A look back at Alberta’s labour market in 2022
Alberta’s labour market went into 2023 on a strong footing
By Rob Roach, ATB Economics 16 January 2023 2 min read
Glancing in the rearview mirror is not the best way to know what’s up ahead with regard to Alberta’s labour market, but it’s still helpful, especially when the windshield is foggy due to the ongoing effects of elevated inflation and high interest rates.
Fortunately, Alberta’s labour market went into 2023 on a strong footing.
Strong job growth
- Average annual employment in Alberta in 2022 grew by 5.1% compared to 2021
- That’s an average of 114,200 more jobs and the second highest percentage increase of any province (Prince Edward Island added 5,200 jobs for a percentage increase of 6.5%)
- About 100,000 (87%) of the increase in Alberta was in full-time work
- At 3.7%, employment growth in the country as a whole was solid, but more modest than in Alberta
The unemployment rate fell
- The unemployment rate in Alberta averaged 5.8% in 2022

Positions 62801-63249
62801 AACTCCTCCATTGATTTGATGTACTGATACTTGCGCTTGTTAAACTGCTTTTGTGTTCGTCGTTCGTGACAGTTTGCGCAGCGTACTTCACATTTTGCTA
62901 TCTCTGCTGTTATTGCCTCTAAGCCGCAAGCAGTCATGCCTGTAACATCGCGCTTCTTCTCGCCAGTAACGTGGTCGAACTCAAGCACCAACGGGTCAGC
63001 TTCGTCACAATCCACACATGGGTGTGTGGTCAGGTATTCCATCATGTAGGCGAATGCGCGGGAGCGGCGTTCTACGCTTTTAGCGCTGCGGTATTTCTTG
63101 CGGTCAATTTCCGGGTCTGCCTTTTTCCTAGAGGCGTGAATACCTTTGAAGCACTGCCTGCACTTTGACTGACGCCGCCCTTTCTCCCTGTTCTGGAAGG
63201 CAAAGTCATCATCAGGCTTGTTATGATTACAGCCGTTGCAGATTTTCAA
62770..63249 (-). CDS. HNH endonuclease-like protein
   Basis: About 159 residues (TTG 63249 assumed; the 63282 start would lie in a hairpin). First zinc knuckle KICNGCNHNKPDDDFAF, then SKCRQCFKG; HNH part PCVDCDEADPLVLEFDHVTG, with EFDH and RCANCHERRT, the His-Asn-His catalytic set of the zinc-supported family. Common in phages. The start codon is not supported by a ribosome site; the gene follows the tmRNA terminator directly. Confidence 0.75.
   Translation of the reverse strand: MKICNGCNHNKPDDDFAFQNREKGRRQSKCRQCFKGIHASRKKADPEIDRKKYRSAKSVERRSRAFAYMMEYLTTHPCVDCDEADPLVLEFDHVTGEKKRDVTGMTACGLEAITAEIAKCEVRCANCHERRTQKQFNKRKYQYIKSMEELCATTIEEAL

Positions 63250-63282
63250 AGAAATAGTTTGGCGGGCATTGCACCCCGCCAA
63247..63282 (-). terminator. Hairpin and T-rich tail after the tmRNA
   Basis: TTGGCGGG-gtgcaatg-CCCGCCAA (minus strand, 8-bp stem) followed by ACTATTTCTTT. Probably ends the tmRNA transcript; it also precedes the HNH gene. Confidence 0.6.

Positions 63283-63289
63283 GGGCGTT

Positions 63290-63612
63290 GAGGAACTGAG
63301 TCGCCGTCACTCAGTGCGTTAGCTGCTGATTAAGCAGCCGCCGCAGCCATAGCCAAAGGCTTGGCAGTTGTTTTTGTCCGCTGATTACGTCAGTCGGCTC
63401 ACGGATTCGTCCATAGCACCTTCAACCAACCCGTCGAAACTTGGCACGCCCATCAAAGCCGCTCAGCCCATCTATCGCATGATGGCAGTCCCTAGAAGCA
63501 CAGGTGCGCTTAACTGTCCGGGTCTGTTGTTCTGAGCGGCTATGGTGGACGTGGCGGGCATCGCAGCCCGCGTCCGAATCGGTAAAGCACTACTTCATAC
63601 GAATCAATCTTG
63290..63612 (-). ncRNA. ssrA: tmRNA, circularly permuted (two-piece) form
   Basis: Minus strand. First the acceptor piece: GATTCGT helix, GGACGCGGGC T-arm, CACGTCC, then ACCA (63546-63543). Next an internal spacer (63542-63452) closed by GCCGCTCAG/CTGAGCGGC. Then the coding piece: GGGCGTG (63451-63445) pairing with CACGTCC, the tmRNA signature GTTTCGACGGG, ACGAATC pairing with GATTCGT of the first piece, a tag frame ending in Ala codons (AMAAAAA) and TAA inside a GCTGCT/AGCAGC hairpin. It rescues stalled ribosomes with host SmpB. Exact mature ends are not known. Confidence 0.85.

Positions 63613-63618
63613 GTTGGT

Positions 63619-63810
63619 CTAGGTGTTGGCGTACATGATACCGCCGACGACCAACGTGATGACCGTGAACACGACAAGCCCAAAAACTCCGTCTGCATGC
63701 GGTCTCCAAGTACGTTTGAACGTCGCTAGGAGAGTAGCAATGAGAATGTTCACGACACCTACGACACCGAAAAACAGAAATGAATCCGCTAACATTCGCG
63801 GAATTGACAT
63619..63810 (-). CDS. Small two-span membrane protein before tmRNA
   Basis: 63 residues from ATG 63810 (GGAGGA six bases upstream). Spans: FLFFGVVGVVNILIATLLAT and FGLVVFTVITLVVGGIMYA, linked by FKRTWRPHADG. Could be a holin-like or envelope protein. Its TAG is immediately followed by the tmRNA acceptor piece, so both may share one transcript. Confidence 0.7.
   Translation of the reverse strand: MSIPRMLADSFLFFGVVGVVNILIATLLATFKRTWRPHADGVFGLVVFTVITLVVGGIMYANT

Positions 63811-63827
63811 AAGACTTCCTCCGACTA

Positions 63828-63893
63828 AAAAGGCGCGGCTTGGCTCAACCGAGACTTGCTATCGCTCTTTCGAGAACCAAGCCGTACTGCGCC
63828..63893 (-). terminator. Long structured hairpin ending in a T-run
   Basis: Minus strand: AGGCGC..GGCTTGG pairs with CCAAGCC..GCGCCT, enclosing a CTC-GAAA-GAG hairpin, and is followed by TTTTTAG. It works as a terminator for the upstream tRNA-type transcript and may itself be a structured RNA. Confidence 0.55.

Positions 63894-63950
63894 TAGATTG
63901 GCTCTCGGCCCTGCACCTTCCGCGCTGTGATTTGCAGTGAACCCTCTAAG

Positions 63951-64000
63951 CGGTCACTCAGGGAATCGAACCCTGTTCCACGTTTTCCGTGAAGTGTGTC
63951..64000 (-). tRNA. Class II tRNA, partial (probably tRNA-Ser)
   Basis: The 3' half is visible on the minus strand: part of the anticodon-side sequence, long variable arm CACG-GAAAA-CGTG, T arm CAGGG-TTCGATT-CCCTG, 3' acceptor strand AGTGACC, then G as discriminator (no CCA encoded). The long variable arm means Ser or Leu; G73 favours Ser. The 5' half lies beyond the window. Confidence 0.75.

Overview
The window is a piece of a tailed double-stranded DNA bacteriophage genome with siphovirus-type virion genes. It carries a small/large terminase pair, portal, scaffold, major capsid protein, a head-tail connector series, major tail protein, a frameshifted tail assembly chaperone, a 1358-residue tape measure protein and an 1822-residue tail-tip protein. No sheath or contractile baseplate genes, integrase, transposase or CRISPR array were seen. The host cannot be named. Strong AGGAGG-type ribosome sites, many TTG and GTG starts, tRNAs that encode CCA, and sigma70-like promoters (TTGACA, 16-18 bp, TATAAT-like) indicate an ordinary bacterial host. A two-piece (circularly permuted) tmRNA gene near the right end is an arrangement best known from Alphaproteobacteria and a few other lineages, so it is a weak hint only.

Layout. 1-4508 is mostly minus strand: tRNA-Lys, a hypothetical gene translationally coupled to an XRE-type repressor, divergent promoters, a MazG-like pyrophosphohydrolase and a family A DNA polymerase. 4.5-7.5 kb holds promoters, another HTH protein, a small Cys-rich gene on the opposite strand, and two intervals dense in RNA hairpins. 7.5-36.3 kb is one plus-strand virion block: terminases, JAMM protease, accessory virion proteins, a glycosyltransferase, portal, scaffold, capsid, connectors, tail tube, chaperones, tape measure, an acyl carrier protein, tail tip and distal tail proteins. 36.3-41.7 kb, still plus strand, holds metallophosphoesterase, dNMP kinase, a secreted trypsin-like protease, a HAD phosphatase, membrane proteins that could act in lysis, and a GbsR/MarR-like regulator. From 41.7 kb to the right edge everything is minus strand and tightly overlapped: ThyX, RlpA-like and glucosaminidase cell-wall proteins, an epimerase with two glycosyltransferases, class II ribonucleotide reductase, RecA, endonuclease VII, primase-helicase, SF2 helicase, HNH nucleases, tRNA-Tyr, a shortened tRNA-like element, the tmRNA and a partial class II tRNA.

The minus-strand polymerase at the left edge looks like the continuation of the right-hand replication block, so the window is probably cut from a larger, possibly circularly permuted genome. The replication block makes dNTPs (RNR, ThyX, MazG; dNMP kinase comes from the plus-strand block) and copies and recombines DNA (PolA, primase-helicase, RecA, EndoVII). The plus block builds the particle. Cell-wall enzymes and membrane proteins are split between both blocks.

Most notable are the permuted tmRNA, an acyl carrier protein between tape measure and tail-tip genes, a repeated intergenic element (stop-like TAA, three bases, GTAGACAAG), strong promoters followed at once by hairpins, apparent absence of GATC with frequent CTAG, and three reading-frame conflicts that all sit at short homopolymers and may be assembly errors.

- That’s better than 2021 when it averaged 8.7% and much better than 2020 when it averaged 11.4%
- Tthe annual unemployment rate hasn’t been lower since 2014 when it averaged just 4.7%
Despite this, our unemployment rate was a bit higher than the national average
- The national unemployment rate averaged 5.3% last year compared to 5.8% in Alberta
- Quebec had the lowest annual unemployment rate at 4.3%; Newfoundland and Labrador had the highest at 10.8%
- The higher unemployment rate in Alberta was not due to a weaker economy—our relatively strong economy pulled a larger proportion of people into the provincial labour force and explains why our unemployment rate was higher even though we had stronger job growth
- Alberta’s labour force grew by 1.8% compared to 1.3% nationally and we continued to have the highest participation rate of any province
- Continued economic growth in the province combined with the labour market momentum built up last year will support job growth in Alberta in 2023
- With that said, we are expecting annual employment growth to slow to around 1.8% as interest rate increases work their way through the economy
- At the same time, labour shortages will remain a key problem
Answer to the previous trivia question: The Bank of Canada’s key policy interest rate is currently set at 4.25%. The last time it was this high was in December 2007.
Today’s trivia question: What was the average annual unemployment rate in Alberta in 2006 during the natural gas boom?